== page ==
Tonight might be the night of the undead when ghosts and ghoulies stalk the land. Bring ’em on, I say. But make sure they bring their paperwork.
Bless me WordPress, for I have sinned. It’s been ages since my last post. It’s not that I’ve lost interest or anything like that; it’s just that I simply didn’t have time.
Before you jump to conclusions and think that I’ve been whooping it up and livin’ la vida loca, let me set you straight. I have been having anything but a nice time. I have been drowning in a sea of paper. I have been pulling cupboards and drawers apart and frantically looking for paperwork that has been ever-so ‘carefully’ filed away. I have been muttering and mumbling to myself and cursing my fate. The last month has been unpretty and unfunny.
As a self-employed person, I have been getting ready for the real nightmare of Hallowe’en. When other mortals fear the ghosts, goblins and ghouls of the dark side, the self-employed worker faces the most terrifying spectre of all… the tax in-spectre. October 31 is the self-assessment tax deadline and it strikes terror in the heart. The blood runs cold. Give me a zombie invasion any day of the week.
And give me lovely, easy, let-somebody-else-worry-about-it PAYE, please. By that I don’t mean that I actually like paying tax but at least with PAYE, somebody else sorts it all out. I was a PAYE worker for years and bitched and moaned as good as the rest about the huge chunk of my hard-earned that disappeared every month. But at least I didn’t have to bend my head around anything other than the yucky figure on the paycheck. Some little machine, human or otherwise, worked it all out and presented it to me at the end of every pay period. All I ever had to do was give out yards and wonder if I was personally repaying the national debt.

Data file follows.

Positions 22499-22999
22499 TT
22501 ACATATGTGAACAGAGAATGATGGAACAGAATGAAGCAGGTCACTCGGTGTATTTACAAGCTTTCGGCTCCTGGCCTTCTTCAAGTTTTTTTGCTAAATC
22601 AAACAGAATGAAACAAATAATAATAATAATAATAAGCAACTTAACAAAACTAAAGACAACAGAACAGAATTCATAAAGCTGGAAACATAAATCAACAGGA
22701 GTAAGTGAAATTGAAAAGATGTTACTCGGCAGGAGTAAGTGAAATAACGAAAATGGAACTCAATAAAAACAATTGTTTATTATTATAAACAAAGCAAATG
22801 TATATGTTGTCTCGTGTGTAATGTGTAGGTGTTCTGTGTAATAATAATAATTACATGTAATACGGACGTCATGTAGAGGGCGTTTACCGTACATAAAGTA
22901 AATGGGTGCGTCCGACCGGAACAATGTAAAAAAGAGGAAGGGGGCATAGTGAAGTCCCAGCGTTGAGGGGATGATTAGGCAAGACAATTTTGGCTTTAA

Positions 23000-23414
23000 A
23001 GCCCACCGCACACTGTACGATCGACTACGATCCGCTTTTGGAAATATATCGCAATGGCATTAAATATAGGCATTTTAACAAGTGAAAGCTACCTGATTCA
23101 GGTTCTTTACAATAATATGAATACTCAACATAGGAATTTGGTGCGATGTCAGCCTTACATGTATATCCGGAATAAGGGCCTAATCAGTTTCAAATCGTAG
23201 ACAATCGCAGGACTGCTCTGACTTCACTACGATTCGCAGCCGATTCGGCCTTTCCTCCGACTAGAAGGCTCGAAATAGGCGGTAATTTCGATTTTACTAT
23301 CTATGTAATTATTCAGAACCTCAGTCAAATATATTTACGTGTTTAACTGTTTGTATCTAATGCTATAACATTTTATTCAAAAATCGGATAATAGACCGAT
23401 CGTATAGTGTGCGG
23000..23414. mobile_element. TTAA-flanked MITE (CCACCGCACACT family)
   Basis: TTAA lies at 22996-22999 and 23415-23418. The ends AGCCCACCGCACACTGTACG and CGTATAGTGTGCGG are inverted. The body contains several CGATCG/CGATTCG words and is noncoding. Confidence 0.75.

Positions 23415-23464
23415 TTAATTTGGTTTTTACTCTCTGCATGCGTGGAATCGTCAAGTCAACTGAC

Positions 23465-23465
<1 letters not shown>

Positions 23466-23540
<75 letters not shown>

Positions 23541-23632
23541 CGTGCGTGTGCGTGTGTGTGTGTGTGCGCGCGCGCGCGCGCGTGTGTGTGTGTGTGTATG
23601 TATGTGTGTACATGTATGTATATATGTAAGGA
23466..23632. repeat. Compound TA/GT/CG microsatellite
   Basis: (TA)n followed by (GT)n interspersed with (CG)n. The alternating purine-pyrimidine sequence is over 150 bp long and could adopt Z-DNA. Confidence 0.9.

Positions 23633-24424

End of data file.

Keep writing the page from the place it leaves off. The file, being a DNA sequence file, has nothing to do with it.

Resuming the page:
Now, I actually long for that relatively painless process. For the last dozen years or so, I’ve been a self-employed person. Pen for hire. Freelance. There are pros and cons. On the upside side, I largely work from home and I’m my own boss. I can operate flexitime into the small hours and have coffee breaks whenever I want. Some people swoon at the notion and tell me how lucky I am. Mostly, I agree.
But then there’s the downside – no paid-for, heated, equipped office; no company perks; no paid holidays; and no fixity of tenure. And no little worker bee calculating my tax.
Self-assessment tax a pure nuisance and I hate it. The theory of the thing sounds fine but the reality of it is different. The theory is that, because I’m self-employed without enjoying the benefit of someone else paying my working expenses, a certain amount of my annual, working expenditure is tax allowable. That means that I should keep my receipts for work-related parking; work out what portion of my phone bill is work related; keep a record of what portion of my mileage is work related; what did I spend on equipment for the ‘business’ etc. over the course of the tax year in question. Doesn’t that sound easy?